Dr. Mohsen Meydani, director of the HNRCA Vascular Biology Laboratory, discussed “Green Tea and Oatmeal for Breakfast” at the Oxidants and Antioxidants in Biology meeting in Alba, Italy, September 7-10. Dr. Simin Meydani, HNRCA associate director and director of its Nutritional Immunology Laboratory, also attended the meeting and spoke on “Vitamin E and Respiratory Infections in the Elderly.”

Dr. Konstantinos X. Michalakis, visiting assistant professor in the Department of Prosthodontics and Operative Dentistry at the dental school; Dr. Hiroshi Hirayama, director of graduate and postgraduate prosthodontics; and Dr. Kiho Kang, associate professor and associate director of the Graduate and Postgraduate Prosthodontics Division, published an article, “A Simple Impression Technique for Dental Implants Placed in Close Proximity or Adverse Angulations,” in the September issue of the Journal of Prosthetic Dentistry. The article presents a method for overcoming difficulties associated with the impression procedures.

Vincent Phillip Muñoz has joined the Arts & Sciences faculty as an assistant professor of political science. He comes to Tufts from North Carolina State University, where he has been an assistant professor since 2001. He received his master’s degree in political science from Boston College in 1995 and his doctoral degree in American politics and political philosophy from Claremont Graduate School in 2001. He teaches and studies political philosophy, American political thought and American constitutional law. Among his publications are “James Madison’s Principles of Religious Liberty” in the American Political Science Review and “George Washington on Religious Liberty” in The Review of Politics. He has taught at Claremont McKenna College, Pomona College and California State University at San Bernardino.

Matt Musson has joined Information Systems as a senior programmer/analyst and is the systems liaison for the medical and dental schools and for central development services. He comes to Tufts from Harvard University’s data warehouse department, where he developed reports and took a lead role in implementing the back-end infrastructure to support an enhanced reporting system, directional feeds, additional sub-systems and simple data warehousing. He also worked in the university relations division of his alma mater, Case Western Reserve University.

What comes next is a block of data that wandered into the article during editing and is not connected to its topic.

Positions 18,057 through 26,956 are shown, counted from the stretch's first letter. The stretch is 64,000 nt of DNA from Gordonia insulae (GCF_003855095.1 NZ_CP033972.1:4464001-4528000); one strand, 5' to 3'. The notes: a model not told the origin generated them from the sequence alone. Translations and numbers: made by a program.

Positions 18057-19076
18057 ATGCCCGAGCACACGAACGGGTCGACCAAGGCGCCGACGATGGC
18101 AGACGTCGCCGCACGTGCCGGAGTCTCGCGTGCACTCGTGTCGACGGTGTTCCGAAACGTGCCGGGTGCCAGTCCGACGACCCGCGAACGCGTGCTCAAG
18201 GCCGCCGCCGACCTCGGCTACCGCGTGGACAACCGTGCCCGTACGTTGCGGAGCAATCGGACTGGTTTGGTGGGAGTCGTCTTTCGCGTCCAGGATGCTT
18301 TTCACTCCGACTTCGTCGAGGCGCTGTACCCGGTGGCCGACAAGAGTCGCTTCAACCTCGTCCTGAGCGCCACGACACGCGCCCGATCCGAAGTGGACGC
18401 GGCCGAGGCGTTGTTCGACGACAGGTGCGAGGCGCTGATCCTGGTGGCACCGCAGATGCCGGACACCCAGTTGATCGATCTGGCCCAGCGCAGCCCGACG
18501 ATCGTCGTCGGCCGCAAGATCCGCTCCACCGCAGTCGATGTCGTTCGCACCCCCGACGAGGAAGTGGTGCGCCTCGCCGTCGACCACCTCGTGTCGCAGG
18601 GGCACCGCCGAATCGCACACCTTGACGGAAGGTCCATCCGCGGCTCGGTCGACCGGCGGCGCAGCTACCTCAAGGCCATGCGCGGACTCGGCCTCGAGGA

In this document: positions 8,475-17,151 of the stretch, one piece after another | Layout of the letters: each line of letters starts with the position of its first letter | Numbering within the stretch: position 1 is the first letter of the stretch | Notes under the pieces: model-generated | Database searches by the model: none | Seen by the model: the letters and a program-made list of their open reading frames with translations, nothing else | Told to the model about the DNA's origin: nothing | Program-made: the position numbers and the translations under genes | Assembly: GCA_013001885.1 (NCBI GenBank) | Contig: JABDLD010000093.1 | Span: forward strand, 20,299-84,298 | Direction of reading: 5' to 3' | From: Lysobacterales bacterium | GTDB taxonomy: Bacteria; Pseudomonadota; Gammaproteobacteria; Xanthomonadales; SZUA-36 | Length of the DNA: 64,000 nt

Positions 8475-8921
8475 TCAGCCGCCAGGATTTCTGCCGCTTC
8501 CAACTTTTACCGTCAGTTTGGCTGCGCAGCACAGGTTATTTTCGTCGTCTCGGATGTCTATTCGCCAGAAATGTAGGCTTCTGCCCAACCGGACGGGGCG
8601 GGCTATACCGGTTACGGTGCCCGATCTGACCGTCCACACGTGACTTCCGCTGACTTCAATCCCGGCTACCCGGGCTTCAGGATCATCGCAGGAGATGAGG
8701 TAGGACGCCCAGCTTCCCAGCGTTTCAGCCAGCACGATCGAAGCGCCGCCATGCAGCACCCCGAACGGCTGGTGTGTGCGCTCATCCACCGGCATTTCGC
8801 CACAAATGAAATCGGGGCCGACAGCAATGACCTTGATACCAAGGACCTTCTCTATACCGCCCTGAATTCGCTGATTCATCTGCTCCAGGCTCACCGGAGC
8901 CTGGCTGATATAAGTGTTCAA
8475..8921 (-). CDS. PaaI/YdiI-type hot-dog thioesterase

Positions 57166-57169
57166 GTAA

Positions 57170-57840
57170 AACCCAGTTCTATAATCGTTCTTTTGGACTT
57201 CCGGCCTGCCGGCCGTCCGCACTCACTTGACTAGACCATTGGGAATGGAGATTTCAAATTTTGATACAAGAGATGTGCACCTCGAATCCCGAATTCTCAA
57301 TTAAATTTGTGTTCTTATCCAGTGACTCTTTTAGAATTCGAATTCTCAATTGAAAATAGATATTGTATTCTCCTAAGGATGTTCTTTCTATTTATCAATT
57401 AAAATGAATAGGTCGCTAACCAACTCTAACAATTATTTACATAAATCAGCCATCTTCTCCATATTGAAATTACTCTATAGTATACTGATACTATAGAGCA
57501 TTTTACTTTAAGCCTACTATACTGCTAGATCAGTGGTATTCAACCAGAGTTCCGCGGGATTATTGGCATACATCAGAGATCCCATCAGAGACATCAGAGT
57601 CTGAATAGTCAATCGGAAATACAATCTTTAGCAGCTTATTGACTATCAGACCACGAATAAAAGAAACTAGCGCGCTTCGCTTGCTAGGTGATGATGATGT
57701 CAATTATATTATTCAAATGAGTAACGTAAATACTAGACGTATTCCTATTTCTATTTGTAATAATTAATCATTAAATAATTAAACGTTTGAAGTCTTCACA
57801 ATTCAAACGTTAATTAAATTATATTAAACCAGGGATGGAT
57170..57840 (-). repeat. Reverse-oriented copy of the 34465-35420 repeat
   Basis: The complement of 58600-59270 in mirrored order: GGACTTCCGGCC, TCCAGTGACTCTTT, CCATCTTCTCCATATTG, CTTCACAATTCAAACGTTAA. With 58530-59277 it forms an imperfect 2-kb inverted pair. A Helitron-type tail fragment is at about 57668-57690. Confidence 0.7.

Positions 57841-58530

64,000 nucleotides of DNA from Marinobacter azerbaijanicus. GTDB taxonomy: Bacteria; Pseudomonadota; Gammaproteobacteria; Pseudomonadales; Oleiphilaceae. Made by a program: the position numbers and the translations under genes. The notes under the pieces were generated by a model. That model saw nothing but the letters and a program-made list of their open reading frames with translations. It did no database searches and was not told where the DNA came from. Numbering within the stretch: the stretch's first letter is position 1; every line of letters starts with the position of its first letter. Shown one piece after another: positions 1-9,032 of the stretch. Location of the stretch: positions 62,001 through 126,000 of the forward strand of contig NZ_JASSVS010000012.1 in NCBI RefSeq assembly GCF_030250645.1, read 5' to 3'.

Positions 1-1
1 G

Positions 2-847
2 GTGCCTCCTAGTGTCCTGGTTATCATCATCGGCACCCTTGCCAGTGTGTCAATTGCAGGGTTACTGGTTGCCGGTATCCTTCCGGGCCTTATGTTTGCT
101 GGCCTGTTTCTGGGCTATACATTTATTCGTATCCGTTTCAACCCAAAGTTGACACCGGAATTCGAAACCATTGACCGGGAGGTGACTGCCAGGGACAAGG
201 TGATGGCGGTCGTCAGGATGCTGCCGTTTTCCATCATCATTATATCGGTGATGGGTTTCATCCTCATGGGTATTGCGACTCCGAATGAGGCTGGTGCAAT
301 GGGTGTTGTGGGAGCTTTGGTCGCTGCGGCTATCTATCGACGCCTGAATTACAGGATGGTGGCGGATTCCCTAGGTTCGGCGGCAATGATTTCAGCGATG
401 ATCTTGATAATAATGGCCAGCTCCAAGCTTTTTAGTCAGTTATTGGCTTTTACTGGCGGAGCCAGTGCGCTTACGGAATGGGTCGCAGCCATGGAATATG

Adam Piggott has joined the Arts & Sciences faculty as an assistant professor of mathematics. He earned his Ph.D. in mathematics from the University of Oxford in 2004, having been awarded the Dervorguilla Scholarship at Balliol College. Following graduation, he was a lecturer at St. Catherine’s College of the University of Oxford and at the University of Wollongong, teaching group theory, algebraic topology, multi-variable calculus and linear algebra. His research interests are in geometric group theory, automorphisms of free groups, subgroups of free groups and algorithms in group theory.

Vincent Pollina, associate professor in the Department of Romance Languages, is vice president of the Société Guilhem IX, the North American association for Old Provençal studies. In that capacity, he organized and chaired two interdisciplinary sessions at the principal meeting of medievalists in the United States—the 40th International Congress on Medieval Studies, held at the University of Western Michigan in May. The sessions were titled “Performance and Troubadour Lyric” and “Re-visiting a Monument: C.S. Lewis’ Allegory of Love.”

Rose A. Pruiksma has joined the Arts & Sciences faculty as a lecturer in music. She received her Ph.D. in musicology in 1999 from the University of Michigan. Her area of primary research interest encompasses 17th-century music and culture, with a focus on dance, music and constructions of power and identity in Louis XIV’s France. She also has secondary specializations in medieval and 20th-century music and in the music of Indonesia and South Asia. She is an active performer of the clarinet and recorder player and also has experience as a gamelan musician and director. She recently completed an NEH Fellowship and was also the recipient of a Fulbright Research Grant. Pruiksma has taught a variety of courses at Bates College as a visiting assistant professor.